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American Government and Politics

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Understanding the Electoral College

The Electoral College was established in the Constitution of the United States to elect the president and vice president of the United States. During the 1787 Constitutional Convention, this system was devised as a compromise between the two ideas of a vote in Congress electing the president and a democratic popular vote by citizens electing the President. Under the Electoral College system, voters who cast their votes in a presidential election are actually voting for electors who will pledge to vote for a specific candidate when the Electoral College convenes to elect the president and vice president.

The National Archives' site on the Electoral College includes information about how the Electoral College was created and its history, the Electoral College process, how electors are selected, and other frequently asked questions. They also have historical Electoral College results. provides information on the presidential election process and the Electoral College. features an interactive Electoral College map.

Part of the American Presidency Project from the University of California at Santa Barbara, this site includes maps and voting data from 1789-2016.

How the Electoral College Works

The Electoral College has 538 electors. To elect the president, a majority of 270 electoral votes is needed. Each state has the same number of electors as it does members in Congress, including one for each member of the House of Representatives and two Senators. The District of Columbia also has three electors. Potential electors for each state are typically chosen by political parties to represent their candidate on the ballot. When citizens of a state vote for president and vice president, they vote to select their state’s electors. The winning candidate’s electors are appointed to serve as their state’s electors and vote for the president and the vice president in the Electoral College. The candidate that wins in a state receives all of its Electoral College votes, except in Maine and Nebraska, which awards its Electoral College votes proportionally.  It is possible for an elector to vote for a different candidate than the one they are pledged to vote for, which is known as a faithless elector. However, this is very rare.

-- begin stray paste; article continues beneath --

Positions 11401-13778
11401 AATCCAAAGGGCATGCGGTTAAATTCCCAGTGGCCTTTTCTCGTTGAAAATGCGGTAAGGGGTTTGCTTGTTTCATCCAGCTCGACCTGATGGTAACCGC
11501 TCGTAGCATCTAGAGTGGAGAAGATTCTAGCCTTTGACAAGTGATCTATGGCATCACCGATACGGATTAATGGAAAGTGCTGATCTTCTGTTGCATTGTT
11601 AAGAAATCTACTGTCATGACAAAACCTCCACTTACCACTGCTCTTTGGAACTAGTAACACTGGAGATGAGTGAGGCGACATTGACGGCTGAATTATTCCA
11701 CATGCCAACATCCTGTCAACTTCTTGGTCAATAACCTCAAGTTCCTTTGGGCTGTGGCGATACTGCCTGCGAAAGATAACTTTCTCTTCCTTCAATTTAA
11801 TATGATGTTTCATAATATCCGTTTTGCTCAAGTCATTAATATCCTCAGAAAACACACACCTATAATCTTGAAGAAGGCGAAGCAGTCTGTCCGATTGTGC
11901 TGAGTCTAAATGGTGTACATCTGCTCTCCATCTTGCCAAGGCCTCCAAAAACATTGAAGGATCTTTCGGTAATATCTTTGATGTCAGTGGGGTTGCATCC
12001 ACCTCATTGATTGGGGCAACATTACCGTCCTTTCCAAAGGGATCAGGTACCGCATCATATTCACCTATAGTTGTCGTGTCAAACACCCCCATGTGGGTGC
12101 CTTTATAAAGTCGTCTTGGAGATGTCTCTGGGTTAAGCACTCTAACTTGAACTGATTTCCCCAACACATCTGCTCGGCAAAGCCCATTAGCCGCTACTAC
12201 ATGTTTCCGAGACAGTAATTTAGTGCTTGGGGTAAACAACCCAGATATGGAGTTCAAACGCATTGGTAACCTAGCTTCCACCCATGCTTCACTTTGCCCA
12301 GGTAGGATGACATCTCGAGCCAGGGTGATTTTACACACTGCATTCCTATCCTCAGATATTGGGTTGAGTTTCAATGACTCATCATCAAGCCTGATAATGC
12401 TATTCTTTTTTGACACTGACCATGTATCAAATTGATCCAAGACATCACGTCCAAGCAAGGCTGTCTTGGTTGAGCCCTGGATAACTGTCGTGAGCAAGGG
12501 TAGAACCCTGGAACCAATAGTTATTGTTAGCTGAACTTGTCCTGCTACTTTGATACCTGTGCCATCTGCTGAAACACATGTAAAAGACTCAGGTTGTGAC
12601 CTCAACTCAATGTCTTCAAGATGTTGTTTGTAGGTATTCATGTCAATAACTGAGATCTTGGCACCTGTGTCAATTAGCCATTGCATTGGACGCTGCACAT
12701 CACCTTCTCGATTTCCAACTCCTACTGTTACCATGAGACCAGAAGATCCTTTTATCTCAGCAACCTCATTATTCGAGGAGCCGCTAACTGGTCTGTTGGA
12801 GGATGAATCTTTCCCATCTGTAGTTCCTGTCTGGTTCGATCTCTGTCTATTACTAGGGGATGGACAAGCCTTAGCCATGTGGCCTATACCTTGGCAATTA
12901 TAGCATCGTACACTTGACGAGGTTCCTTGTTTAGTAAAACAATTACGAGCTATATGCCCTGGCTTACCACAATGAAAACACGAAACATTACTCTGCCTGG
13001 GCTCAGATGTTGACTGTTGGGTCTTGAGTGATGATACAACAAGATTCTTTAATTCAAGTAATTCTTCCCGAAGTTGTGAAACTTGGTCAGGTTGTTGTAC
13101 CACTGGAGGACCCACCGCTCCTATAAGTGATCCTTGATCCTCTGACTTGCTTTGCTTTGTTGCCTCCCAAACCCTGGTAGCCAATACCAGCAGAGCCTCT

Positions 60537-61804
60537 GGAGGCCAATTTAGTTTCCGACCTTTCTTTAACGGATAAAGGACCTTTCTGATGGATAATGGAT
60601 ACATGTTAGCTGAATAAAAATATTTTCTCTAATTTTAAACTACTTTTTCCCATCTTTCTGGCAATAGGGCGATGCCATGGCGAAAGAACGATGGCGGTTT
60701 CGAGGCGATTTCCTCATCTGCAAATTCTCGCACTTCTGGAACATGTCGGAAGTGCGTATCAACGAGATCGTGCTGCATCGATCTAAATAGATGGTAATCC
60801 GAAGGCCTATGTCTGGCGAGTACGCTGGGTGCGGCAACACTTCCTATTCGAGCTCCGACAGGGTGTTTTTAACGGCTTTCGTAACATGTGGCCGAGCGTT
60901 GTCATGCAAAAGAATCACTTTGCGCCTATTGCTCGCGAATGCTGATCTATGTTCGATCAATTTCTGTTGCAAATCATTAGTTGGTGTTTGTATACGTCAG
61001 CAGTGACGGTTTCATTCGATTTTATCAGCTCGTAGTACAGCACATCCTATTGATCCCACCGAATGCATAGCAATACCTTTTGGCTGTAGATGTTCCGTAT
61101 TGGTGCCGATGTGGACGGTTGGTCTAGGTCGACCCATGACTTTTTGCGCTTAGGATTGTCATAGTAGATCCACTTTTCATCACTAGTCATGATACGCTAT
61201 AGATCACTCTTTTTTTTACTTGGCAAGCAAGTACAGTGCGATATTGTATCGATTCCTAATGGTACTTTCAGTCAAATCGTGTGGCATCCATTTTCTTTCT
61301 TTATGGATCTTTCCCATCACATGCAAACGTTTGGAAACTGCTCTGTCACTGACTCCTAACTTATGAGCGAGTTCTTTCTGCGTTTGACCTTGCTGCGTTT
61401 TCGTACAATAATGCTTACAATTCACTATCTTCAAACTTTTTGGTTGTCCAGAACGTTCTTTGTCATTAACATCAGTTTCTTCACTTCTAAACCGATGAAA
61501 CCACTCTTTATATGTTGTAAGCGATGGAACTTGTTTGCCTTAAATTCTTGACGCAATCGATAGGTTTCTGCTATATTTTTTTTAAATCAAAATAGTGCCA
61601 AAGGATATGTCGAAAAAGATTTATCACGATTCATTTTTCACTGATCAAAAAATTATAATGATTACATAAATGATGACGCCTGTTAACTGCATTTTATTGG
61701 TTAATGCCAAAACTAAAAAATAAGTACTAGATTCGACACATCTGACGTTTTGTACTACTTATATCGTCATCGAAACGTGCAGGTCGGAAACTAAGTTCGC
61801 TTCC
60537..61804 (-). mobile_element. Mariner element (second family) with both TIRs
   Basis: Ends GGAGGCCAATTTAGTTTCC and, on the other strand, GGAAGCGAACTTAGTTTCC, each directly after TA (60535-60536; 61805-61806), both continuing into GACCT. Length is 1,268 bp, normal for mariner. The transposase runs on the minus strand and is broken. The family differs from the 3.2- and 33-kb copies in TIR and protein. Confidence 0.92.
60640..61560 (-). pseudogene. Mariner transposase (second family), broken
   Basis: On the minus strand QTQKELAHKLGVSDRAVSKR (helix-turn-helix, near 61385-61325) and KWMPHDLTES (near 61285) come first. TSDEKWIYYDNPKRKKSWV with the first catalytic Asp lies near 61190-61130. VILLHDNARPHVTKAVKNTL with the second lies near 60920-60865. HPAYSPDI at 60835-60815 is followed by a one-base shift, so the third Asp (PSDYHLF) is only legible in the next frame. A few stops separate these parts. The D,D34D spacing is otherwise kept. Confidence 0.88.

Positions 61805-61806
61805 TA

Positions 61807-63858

The Electoral College: How It Works in Contemporary Presidential Elections by Thomas H. Neale from the Congressional Research Service provides interesting information on how the Electoral College functions.

Opposition to the Electoral College

Opponents of the Electoral College argue that the current Electoral College process does not accurately reflect the will of the people. Some claim that the current distribution of electors overrepresents the vote of people who reside in rural states. Further, as almost all states award all of their Electoral College votes to the person who wins the majority of the popular vote in their state, it is nearly impossible for third-party or independent candidates to receive Electoral College votes, which reinforces the two-party system. Supporters of the Electoral College claim that the system maintains the relevancy of smaller states and protects their interests from getting drowned out by more populous states.

The elections of 1824, 1876, 1888, 2000, and 2016 all ended with an Electoral College winner who did not win the popular vote, which some point to as a reason for abolishing the Electoral College. Over the years, a number of proposals have been put forth to reform or abolish the Electoral College. However, as the Electoral College is established by the Constitution, a Constitutional amendment would be necessary to alter the process.

The Electoral College